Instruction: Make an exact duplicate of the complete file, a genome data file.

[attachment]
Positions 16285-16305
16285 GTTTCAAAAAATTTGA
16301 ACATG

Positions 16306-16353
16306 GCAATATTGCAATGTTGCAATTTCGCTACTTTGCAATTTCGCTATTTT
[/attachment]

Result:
Positions 16285-16305
16285 GTTTCAAAAAATTTGA
16301 ACATG

Positions 16306-16353
16306 GCAATATTGCAATGTTGCAATTTCGCTACTTTGCAATTTCGCTATTTT